Resources

During recovery there are various resources that can be useful tools to support mums.

The Royal College of Psychiatrists perinatal OCD leaflet

Maternal OCD patron Dr Fiona Challacombe and Maternal OCD co-founder Maria Bavetta co-authored a leaflet with Dr Lucinda Green outlining various aspects of perinatal OCD including:

• How perinatal OCD affects women in pregnancy and after birth
• How to help yourself
• When to seek help from your GP or mental health services
• Treatment options

Click here to read the leaflet.


Pregnancy and Post Birth Well-being Plan

 

The Boots Family Trust has created an easy to use plan for mums to help think about the mental health and wellbeing support they might need during pregnancy and post birth. Click here to view.

 

 


Department of Health films Maternal OCD co-founder Maria Bavetta

Click image below to watch Maria describe her journey to recovery and explain the need for specialist perinatal mental health services for mothers.


Podcast with Dr Chrissy Jayarajah

Maternal OCD interviews Dr Chrissy Jayarajah about the “#OCDbfing” OCD and breastfeeding twitter chat campaign. Dr Jayarajah is a Consultant Perinatal Psychiatrist for a new Perinatal Mental Health Service in London and a member of the Maternal OCD scientific advisory panel.

Please click image below for Part 1 of the #OCDbfing podcast:

 

Please click image below for Part 2 of the #OCDbfing podcast:

 

Click here to read the twitter chat #OCDbfing

 

 

 


Recommended reading

For Adults

Break Free From OCD – Dr Fiona Challacombe, Dr Victoria Bream Oldfield and Prof Paul Salkovskis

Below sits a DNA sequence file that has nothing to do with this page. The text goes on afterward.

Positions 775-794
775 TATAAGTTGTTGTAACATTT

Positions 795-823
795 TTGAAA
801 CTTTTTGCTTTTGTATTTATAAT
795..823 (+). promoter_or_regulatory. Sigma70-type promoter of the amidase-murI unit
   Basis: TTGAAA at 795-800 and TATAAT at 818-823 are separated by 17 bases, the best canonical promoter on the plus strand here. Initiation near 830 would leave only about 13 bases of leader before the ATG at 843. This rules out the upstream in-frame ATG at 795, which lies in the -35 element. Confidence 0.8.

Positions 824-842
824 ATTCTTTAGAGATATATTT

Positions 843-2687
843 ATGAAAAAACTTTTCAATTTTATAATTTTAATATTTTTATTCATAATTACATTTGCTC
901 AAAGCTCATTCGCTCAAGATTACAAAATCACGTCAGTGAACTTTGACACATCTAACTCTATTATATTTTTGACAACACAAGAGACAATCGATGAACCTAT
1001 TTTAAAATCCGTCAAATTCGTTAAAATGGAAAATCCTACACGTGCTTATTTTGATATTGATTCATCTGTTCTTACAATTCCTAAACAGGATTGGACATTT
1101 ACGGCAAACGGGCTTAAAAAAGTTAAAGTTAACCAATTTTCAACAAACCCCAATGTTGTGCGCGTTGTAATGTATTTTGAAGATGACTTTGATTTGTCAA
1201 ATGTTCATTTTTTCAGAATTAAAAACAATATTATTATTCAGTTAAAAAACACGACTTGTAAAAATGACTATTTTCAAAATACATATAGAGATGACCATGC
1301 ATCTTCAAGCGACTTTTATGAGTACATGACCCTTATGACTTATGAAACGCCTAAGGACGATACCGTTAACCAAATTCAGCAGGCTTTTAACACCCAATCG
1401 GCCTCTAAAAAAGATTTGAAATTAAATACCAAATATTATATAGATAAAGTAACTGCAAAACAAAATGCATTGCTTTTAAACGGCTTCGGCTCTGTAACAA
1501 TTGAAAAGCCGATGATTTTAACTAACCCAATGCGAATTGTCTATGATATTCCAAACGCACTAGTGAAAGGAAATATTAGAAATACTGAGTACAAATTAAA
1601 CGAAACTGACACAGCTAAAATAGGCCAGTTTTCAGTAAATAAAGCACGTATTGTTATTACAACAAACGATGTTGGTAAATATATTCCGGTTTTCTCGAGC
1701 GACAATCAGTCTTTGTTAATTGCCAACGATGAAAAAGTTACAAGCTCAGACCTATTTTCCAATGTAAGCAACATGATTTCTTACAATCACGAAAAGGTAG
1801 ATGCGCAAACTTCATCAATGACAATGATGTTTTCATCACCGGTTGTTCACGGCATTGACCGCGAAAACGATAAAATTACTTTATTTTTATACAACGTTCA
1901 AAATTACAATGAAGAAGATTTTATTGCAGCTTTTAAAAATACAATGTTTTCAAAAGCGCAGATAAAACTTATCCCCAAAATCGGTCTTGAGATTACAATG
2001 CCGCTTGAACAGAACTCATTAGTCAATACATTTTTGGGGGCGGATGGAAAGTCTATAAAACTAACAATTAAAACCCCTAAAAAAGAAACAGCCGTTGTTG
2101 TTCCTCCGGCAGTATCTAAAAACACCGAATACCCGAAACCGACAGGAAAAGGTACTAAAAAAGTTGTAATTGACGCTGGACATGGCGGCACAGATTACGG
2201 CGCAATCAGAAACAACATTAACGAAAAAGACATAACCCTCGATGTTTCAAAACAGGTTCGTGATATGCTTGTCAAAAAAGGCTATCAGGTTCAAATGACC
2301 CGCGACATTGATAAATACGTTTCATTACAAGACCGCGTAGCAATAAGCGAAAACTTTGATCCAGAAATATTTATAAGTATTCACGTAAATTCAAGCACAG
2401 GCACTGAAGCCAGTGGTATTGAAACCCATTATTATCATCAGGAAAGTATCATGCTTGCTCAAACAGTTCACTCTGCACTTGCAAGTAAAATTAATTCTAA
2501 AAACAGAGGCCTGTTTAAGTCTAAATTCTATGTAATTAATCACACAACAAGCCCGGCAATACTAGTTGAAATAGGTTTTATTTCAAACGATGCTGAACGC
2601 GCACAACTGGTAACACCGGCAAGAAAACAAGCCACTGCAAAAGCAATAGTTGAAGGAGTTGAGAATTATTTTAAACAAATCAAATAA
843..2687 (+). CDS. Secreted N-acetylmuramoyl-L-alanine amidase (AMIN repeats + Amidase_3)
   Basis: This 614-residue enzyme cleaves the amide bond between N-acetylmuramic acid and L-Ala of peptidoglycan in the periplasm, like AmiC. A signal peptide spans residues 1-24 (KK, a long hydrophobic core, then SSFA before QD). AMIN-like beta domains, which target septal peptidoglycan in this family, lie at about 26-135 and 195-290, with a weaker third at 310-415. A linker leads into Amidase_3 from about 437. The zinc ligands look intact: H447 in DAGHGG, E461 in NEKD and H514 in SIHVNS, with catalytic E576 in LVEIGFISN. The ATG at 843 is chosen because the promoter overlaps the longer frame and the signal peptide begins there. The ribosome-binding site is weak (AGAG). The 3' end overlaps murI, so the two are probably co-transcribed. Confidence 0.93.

ISBN 978-0-09-193969-4

How to Deal with OCD A 5-step, CBT-based plan for overcoming obsessive-compulsive disorder – Dr Elizabeth Forrester
ISBN: 9781473601314

The Beating OCD Workbook: teach yourself – Dr Stephanie Fitzgerald  ISBN:978-1473601345

Obsessive Compulsive Disorder The facts – Padmal De Silva and Stanley Rachman
ISBN 0-19-852082-4

Obsessive Compulsive Disorder The Essential Guide – Joanna Jast
ISBN 978-1-86144-084-6

OCD and Me – Ben Gander
ISBN 978-0-9559926-0-5

Overcoming Anxiety – Dr Windy Dryden
ISBN 0 – 85969 – 816 – 5

The Imp of the Mind – Lee Baer, Ph.D.
ISBN 0 – 452 – 28307 – 8

Overcoming Obsessive Compulsive Disorder – David Veale & Rob Willson
ISBN 1 – 84119 – 936 – 2

Cognitive Behavioural Therapy for Dummies – Rob Willson & Rhena Branch
ISBN 0 – 470 – 01838 – 0

For Teenagers

Touch and Go Joe – Joe Wells
ISBN 978-1-84310-3912


Cognitive Behavioural Therapy and self-driven recovery

An article written with thanks from a Maternal OCD volunteer and mummy!

The first step on the road to recovery is to be formally diagnosed as having OCD by a clinician. Following this, OCD sufferers have the option of pursuing Cognitive Behavioural Therapy (CBT) including Exposure and Response Prevention (ERP) either privately or through the NHS. CBT is recognised by NICE as the treatment found to be most effective in treating patients with OCD. It takes hard work and dedication to complete CBT, but the rewards are most certainly worth the effort. Most sufferers respond well to Cognitive Behavioural Therapy.

Thankfully, the NHS can provide OCD sufferers with CBT, the advantage of this being that treatment is free which is important for most, the downside is that limited funding within the NHS can sometimes result in long waiting lists and limited care. Others opt for private therapy but having to pay for therapy is not always an option and it is extremely important to be sure that it is CBT that is being used and not another type of talking therapy. In both cases it is important to ensure that the CBT therapist has experience of treating patients with OCD as CBT is used widely to treat a range of different disorders. A well trained CBT therapist will help you through your recovery. This is often not easy when you are in the midst of anxiety so finding an ally in your recovery such as a friend or relative can be very helpful. Here are a few pointers to help you get the most out of CBT and help yourself along the way:

• Go prepared for your initial assessment

When you attend an initial assessment, or begin CBT, take along some notes outlining your current issues. Details such as the type of obsessions you are experiencing, compulsions you are carrying out and end goals you have can help your therapist greatly and will save valuable time in sessions. Your therapist will go through these details with you but it can be helpful to already have thought them through before you attend your session.

Communicate with your Therapist